Best Practices: River City Flooring – April 2022

By Jessica Chevalier

Based in Louisville, Kentucky, River City Flooring is a three-pronged flooring business with 75% of sales from its online and wholesale businesses and 25% from retail. In August, founder and owner Chris Brumley will open a second retail store in a prime location and catering to a higher-end consumer. “Our current location is in a business park. It’s kind of a destination,” says Brumley. “My business coach always says, ‘When the consumer raises their periscope, you’d better be visible,’ so we are looking to solidify our retail business even more.”

Following his graduation from high school, Brumley was undecided about what direction to take, when his father, a carpet mill representative, said, “I have a territory open. Do you want to be a rep?”

“Thirty-nine years later, I’m glad I took that path,” says Brumley. Brumley was a rep for multiple companies that have since been absorbed by other corporations or gone out of business, including D&W Cedar Carpets, Cumberland, Interloom and Caladium, and then transitioned to the installer side of flooring.

As an installer, he was running a sand-and-finish company with nine crews and part of the Bona Certified Craftsman Program, but when the 2007 recession hit, he had to reinvent his business. “My coach said to me, ‘No one knows you except the builders who aren’t paying you now.’ We established the retail business, did a million our first year, and have been growing ever since. It’s been a great journey,” says Brumley.

In October 2020, Brumley purchased a condominium in Panama City Beach, Florida. He and his wife remodeled the property extensively and offer each employee a free week’s stay each year. The employees’ only cost is paying the cleaning service.

Brumley and his wife both play competitive traveling tennis, and he got the idea from a fellow player. “We want to give back to our employees, to show them our appreciation,” says Brumley. Last year, every employee took advantage of the perk, and the calendar is booked for 2022 as well.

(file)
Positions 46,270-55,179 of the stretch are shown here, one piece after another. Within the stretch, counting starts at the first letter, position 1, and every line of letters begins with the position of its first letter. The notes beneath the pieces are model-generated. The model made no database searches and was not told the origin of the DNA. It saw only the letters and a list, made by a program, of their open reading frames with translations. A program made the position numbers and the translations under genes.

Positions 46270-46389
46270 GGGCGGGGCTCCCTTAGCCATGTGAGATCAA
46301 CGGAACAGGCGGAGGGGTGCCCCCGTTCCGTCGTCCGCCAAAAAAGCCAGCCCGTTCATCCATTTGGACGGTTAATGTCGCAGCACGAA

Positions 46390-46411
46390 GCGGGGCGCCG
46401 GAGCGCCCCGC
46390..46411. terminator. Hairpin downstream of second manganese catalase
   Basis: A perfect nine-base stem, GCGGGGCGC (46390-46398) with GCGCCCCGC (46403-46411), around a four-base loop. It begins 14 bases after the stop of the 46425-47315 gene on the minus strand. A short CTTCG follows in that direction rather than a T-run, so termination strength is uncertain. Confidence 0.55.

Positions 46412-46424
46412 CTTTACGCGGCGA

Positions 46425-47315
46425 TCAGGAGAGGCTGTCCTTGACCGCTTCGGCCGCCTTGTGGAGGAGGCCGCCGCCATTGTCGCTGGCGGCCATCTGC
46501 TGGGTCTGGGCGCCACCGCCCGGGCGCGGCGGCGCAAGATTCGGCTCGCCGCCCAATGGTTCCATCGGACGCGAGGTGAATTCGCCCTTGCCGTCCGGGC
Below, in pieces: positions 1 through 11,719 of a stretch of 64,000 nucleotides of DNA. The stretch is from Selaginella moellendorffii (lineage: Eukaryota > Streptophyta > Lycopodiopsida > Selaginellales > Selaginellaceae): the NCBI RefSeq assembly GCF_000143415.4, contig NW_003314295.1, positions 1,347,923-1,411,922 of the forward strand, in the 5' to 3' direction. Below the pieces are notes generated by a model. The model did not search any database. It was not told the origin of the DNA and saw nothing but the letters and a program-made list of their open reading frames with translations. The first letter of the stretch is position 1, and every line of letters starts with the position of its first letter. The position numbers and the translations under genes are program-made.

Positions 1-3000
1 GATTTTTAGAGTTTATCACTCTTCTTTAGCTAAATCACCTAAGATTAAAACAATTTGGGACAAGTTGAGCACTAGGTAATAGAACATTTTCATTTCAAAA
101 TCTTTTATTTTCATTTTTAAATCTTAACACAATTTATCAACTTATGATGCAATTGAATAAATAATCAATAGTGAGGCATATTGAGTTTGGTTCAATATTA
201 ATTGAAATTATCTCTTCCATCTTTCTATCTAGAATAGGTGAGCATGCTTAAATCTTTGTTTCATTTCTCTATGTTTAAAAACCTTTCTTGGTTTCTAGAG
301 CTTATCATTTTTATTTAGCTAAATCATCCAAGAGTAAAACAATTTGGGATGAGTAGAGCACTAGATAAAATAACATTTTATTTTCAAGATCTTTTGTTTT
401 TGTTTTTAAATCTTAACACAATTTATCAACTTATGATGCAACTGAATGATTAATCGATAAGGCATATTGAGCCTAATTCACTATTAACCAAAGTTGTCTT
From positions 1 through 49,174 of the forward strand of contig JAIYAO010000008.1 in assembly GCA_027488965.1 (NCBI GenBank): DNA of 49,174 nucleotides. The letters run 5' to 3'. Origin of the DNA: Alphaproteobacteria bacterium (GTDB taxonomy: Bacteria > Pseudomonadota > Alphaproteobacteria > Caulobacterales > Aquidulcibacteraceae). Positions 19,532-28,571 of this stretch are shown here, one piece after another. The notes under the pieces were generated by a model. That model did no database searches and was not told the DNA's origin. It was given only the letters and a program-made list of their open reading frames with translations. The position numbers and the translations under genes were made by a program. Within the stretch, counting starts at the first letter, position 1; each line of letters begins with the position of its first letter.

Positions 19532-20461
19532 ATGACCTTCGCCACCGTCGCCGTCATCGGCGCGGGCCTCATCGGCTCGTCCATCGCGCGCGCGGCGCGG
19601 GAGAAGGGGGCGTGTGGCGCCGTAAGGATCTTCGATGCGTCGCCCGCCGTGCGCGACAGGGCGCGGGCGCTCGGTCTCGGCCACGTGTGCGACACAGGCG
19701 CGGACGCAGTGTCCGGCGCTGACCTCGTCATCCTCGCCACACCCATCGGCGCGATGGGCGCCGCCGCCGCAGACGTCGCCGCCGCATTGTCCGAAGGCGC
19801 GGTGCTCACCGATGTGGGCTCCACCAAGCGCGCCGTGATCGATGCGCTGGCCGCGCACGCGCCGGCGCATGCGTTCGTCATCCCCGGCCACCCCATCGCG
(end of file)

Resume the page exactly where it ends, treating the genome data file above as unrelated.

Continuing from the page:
Just as Brumley followed the flow of the market when the recession took hold in ’07, he is willing to change his business to suit the needs of the day. In 2010, he added the Internet business. “We can’t live off retail alone in today’s climate,” he says. In 2021, his Internet and wholesale businesses chalked up 26% growth and are on a similar trajectory this year. In addition, last fall, as sourcing became a challenge, River City began stocking more product. “We didn’t have control over our business because we were relying on the mills or distributors to have inventory. Today, we are stocking more flooring than we ever have,” he says.

It was then Brumley realized, “Since we have inventory, let’s put together a program for remodelers and improvement folks. Snap-together flooring doesn’t require artisans to put it in.” That led him to build his wholesale offering.

While much has been written about the installer shortage and what that means for the flooring industry as a whole, less has been said about the future of retail or, more specifically, retailers.

Says Brumley, “I ask the reps who come in, ‘How many new flooring retail stores opened in your territory last year?’ They’ll say, ‘One opened last year.’ I’ll say, ‘And how many closed?’ They’ll say, ‘Seven.’ Then I’ll ask, ‘What’s the average age of the flooring store owners you work with?’ ‘Over 60,’ they say. If you look at the tea leaves, where are we going as an industry in retail?”

That being said, he believes that changes among the installer pool demand that retailers take notice. “Today, all the installers have Instagram and Facebook accounts,” he notes. “Why should they work for retailers when they can do wholesale and make more money? The younger generation of installers is more tech savvy. They are getting leads and referrals themselves and not relying on the retail store to tell them what to do and to mark up their labor.”

Brumley sees these factors as two of the “ingredients” in the retail soup of the future. And that has led him to yet another consideration in response to the inevitable change afoot: joining a buying group.